Team Kunsman

In the early months of 2017, my dad began having severe headaches. He was evaluated multiple times by his primary care doctor, who just brushed it off to be migraines. However, my dad wasn’t the type of person to go to the doctor for just anything, he knew something wasn’t right. After seeing a neurologist, they finally scheduled for him to have imaging done of his brain. On May 6th, 2017 my dad was rushed to the emergency department. They informed him that his MRI revealed two golf-ball sized masses on his brain. This was the day my life changed forever.

My dad was taken in for emergency brain surgery on May 8th, 2017. We waited anxiously for hours and hours while he was in surgery. I remember, with the last bit of hope I had in me that day, I asked the surgeon if there was any chance the tumors could be benign, he looked me in the eyes and said “no, I don’t believe so.” I lost it.

They were only able to remove one of the tumors, but everything went well, and he was left with a badass scar. It helped that we were surrounded by so many loving family and friends that day. I remember the first time I saw him after surgery, he had cracked a joke (if you knew my dad, you wouldn’t expect anything less).

We anxiously waited for the pathology reports, to see what type of cancer we were dealing with. We were hoping for the best but expecting the worst. We stood together as a family and were ready to deal with the situation at hand. He did not have to fight alone, and had a very strong support system behind him. Cancer had messed with the wrong family. On May 11th, 2017, the results were in, my dad was diagnosed with Stage 4 brain cancer, otherwise known as Glioblastoma (GBM).

I was young, hopeful and optimistic. I googled the statistics, I knew the prognosis. I saw the 6.8% survival rate, and the life expectancy of 12-18 months. But I also knew that if anyone could beat this, it was my dad, he would be in that 6.8%, he was the strongest guy I knew.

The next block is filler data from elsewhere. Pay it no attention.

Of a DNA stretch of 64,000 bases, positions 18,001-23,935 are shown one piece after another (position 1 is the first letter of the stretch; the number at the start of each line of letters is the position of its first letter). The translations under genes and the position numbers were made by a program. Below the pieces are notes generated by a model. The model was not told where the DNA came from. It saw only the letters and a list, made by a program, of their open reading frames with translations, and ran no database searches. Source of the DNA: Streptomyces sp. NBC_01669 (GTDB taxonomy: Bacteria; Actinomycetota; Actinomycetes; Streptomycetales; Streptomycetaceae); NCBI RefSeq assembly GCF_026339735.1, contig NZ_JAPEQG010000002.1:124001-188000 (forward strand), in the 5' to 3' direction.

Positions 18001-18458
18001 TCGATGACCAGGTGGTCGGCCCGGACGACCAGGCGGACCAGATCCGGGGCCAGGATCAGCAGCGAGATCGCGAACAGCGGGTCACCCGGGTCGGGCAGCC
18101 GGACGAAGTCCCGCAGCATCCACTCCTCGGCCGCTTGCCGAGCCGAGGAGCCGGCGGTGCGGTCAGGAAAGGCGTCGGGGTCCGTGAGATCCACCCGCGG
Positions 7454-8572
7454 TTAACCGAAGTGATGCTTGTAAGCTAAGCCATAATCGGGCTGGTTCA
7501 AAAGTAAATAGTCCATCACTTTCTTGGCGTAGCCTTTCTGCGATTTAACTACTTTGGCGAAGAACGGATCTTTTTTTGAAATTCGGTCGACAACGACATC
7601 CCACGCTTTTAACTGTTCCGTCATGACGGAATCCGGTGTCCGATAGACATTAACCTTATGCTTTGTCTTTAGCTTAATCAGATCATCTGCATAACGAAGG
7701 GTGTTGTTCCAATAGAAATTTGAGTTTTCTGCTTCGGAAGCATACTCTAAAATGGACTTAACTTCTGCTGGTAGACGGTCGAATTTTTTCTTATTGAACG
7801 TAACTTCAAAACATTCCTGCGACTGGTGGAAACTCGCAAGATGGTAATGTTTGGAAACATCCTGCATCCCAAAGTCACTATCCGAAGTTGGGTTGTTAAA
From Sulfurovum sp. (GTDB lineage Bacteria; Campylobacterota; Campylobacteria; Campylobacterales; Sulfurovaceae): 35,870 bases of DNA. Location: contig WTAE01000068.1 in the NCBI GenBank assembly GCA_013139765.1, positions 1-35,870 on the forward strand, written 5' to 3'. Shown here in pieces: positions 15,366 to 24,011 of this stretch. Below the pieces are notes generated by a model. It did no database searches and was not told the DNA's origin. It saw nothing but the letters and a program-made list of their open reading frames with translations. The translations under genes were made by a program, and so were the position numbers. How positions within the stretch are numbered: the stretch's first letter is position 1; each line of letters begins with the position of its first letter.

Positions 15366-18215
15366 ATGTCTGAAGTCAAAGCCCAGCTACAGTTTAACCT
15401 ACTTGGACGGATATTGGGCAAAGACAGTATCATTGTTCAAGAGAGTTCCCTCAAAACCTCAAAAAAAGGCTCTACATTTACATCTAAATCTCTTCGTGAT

He started standard of care treatment on May 30th, 2017, which consisted of 6 weeks of chemotherapy and radiotherapy (radiation). He would have to attend radiation sessions 5 days a week. I remember he would always want to stop for a chocolate milkshake from Braums on the way home. Those were his favorite other than “squishys” from sonic. The first MRI after standard of care treatment showed shrinkage of the tumor. We were all so ecstatic. He continued chemotherapy, however radiotherapy was no longer a treatment option, as a body can only handle so much radiation. He handled the chemo so well, he was living his life as normal. He continued to work to support his family, and almost made us forget how sick he truly was. By looking at him, no one could tell he was sick, let alone terminally ill. He was so strong. During this time he also started wearing a device called Optune, it was electrode patches that he would place on his head which sent electrical waves throughout his brain in hopes to shrink the tumor. Although my dad did not like having to carry his murse (man purse) with the battery in it everywhere. The next MRI on November 15th, 2017 showed growth, as well as 4 new small tumors. This is when dad decided to change his treatment plan and hit his cancer with full force. We switched oncologists, went to a larger hospital and started a new type of chemotherapy that was stronger, and a much higher dose. My dad knew how serious this cancer was so he wanted them to attack it as best as they knew how. However, as time went on, the scans only got worse. The cancer was showing resistance to the treatment. We were running out of options, nothing was working. We became so desperate that we started looking into clinical trials, one in which my dad traveled to Houston, TX for, but it didn’t end up working out.

He was also taking steroids, which helped to control the swelling in his brain. However, this is not all that they did. He was quick to anger, they turn your loved one into someone you don’t recognize. They made him defensive and argumentative. He stopped these after a while.

January or February of 2018 is when my dad went on short-term disability from work. His memory started suffering, and this is when it started to get hard on my family and I. They had a “last-resort” drug that was a less intense type of chemotherapy and aimed at stabilizing the tumor and improving the quality of life. This was a hard decision for us to make, because once he started this drug he wouldn’t be able to come off it. Being on this drug also made him ineligible for all clinical trials. He had an infusion once every two weeks.